Most loss of genetic diversity isn't anywhere near as immediately consequential for a population as inbreeding since inbreeding is at the extreme end the loss spectrum. With the greater part of the spectrum allowing for the population to stay above the viability threshold. But with the loss of every gene (technically, allele) the population loses adaptive potential. Certain genes may enhance the survivability of individuals, and if they are expunged from the gene pool then the species becomes more likely to go extinct. However, environmental changes will continue long into the future (including human-caused climate change), and hence the loss of genetic diversity now can affect the ability of species to adapt in the future after we've gone.

3. We reduce individuals (and erect reproductive barriers)

A smaller population can have more genetic diversity than a larger population. This is because there is only a weak to strong correlation between the number of (a)sexually reproducing individuals in a population and genetic diversity within that population. In order to make the crucial distinction between individuals and genetic diversity, consider four possible scenarios that cause a genetically diverse population to head towards extincion:

  1. The individuals are geographically (or otherwise reproductively) isolated from one another.
  2. There is a seriously skewed male:female sex ratio. At the extreme end, the population can represent only one sex.
  3. The individuals are well past their sexual prime.
  4. The individuals are sterile.

Moreover, a population can be afflicted by multiple of these worst case scenarios.

Losing the Knowledge to Survive

Life on Earth has existed for roughly four billion years. During that time it has acquired the knowledge to survive. Knowledge which is now being slowly eroded away by humans as we reduce biodiversity. Life as a whole is incredibly resilient, and may actually have originated in outerspace (panspermia), travelling to Earth only once it had evolved, seeding the planet with DNA. It flowered after the evolutionary innovation that was the eukaryotic cell, and has to date produced a wide variety of bauplans. A series of major body plans to which virtually all species can be ascribed.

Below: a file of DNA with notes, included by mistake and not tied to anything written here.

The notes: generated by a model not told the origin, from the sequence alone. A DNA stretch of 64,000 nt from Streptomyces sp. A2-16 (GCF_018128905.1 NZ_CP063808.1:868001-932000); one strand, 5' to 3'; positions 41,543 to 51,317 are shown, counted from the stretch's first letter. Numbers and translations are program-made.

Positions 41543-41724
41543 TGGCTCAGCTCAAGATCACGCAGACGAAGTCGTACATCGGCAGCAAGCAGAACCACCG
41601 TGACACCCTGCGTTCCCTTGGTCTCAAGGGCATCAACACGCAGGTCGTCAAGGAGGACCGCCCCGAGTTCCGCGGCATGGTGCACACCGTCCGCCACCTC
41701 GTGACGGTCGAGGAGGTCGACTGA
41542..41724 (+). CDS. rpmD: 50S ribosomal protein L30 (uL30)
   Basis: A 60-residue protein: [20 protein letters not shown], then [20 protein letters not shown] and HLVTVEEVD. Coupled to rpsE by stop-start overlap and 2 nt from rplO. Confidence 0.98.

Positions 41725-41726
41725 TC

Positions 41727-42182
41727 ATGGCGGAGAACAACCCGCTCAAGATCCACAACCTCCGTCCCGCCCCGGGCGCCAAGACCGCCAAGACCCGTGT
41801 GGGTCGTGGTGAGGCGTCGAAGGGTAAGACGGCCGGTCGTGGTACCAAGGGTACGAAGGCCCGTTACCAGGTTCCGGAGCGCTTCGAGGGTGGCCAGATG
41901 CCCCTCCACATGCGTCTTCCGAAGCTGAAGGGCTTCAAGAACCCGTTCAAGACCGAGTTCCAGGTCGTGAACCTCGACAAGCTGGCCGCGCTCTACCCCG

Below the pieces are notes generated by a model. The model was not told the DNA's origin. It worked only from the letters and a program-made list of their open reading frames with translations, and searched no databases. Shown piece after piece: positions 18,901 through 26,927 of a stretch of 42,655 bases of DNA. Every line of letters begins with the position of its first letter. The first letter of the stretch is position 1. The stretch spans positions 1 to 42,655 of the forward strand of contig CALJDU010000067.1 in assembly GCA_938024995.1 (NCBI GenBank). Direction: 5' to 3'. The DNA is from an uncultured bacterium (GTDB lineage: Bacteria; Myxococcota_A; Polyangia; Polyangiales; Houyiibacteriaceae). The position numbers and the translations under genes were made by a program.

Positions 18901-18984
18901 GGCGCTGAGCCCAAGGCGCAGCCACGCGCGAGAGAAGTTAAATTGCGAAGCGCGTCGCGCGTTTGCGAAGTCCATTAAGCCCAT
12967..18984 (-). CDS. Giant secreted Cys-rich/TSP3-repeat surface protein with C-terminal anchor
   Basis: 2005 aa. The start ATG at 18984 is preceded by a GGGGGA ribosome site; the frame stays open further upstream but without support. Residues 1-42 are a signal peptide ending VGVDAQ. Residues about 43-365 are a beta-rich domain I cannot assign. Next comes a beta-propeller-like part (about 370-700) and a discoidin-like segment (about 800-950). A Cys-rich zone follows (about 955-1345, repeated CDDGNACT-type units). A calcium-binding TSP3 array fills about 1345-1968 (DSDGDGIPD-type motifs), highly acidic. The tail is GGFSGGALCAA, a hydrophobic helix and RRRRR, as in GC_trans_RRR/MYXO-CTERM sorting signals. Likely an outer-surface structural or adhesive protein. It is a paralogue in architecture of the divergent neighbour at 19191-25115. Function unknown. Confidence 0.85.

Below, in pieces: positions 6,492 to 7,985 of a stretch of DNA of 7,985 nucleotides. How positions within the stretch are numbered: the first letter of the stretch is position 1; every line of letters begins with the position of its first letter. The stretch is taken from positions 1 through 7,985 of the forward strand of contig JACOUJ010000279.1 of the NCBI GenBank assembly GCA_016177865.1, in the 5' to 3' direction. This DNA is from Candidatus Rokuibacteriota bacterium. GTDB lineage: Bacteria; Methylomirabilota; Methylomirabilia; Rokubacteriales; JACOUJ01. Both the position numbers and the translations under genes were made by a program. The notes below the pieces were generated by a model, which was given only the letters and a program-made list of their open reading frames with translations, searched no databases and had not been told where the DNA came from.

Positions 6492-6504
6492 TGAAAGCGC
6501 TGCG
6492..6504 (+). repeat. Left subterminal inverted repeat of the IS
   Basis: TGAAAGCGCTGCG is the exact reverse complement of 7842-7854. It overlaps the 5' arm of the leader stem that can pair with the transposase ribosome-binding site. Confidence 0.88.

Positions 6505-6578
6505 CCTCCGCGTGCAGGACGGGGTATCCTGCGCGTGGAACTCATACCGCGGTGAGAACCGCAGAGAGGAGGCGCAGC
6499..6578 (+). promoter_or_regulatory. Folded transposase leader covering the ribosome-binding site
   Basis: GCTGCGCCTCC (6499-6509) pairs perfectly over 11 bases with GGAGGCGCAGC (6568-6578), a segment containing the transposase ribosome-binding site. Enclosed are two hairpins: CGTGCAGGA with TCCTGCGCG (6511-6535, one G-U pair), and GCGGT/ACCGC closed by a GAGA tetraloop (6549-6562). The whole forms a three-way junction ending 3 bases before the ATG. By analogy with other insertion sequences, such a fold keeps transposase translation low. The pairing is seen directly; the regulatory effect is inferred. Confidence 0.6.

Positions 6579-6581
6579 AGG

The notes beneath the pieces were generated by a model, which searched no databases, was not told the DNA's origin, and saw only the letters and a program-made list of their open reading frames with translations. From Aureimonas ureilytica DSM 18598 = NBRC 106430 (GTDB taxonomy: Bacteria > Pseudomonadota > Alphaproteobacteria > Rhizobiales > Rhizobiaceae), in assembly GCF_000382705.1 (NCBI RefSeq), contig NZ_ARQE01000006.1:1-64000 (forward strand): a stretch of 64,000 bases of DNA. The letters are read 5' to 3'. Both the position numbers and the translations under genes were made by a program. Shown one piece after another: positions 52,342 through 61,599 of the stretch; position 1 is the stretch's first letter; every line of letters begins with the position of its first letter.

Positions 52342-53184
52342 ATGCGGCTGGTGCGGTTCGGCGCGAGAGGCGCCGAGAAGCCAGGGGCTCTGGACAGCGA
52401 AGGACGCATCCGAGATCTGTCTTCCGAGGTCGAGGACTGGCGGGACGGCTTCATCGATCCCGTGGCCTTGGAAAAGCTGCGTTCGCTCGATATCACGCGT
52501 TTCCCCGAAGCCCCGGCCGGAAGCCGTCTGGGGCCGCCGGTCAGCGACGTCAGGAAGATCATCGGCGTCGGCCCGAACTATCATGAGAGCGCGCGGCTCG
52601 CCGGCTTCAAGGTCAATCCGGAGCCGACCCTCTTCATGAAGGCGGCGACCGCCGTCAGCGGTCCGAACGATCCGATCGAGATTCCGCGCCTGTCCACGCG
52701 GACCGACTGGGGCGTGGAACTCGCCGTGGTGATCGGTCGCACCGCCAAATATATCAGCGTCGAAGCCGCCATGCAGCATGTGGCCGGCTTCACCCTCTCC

Life has suffered several mass extinctions, during which time the Tree of Life was ravaged, like trees after a storm. But life has managed to survive all of these, and in fact has bounced back stronger than previously. Life has accrued the knowledge to survive even the harshest of conditions, due to genetic diversity, which can be seen as an investment in the future of the population. Almost pre-empting catastrophe.

The different genomes (that is, the sum total of the genes) of individuals render them differentially capable of surviving, which is why some individuals leave no descendents while others leave a multitude of viable offspring. In the short term this is a problem for the species as the reason many individuals don't survive and reproduce is because of mutations, many of which are not conducive to reproductive success. Mutations which could have been advantageous to survival, and if inherited would have increased survival rates and hence a population increase (if correlated to greater reproductive success).

But in the long term with a dynamic environment the goal posts change. An individual which would have been considered (relatively) unfit a few thousand generations ago may now find itself the fittest of the lot. What is beneficial is relative to the environment in which the individual has to survive. And with the environment ever-changing one cannot predict which characteristics will give individuals the greatest reproductive advantage. It is lucky that with individuals so different to each other that at least some of them will probably have the genetic makeup to survive a given environmental change, and be able to go on and found a new population.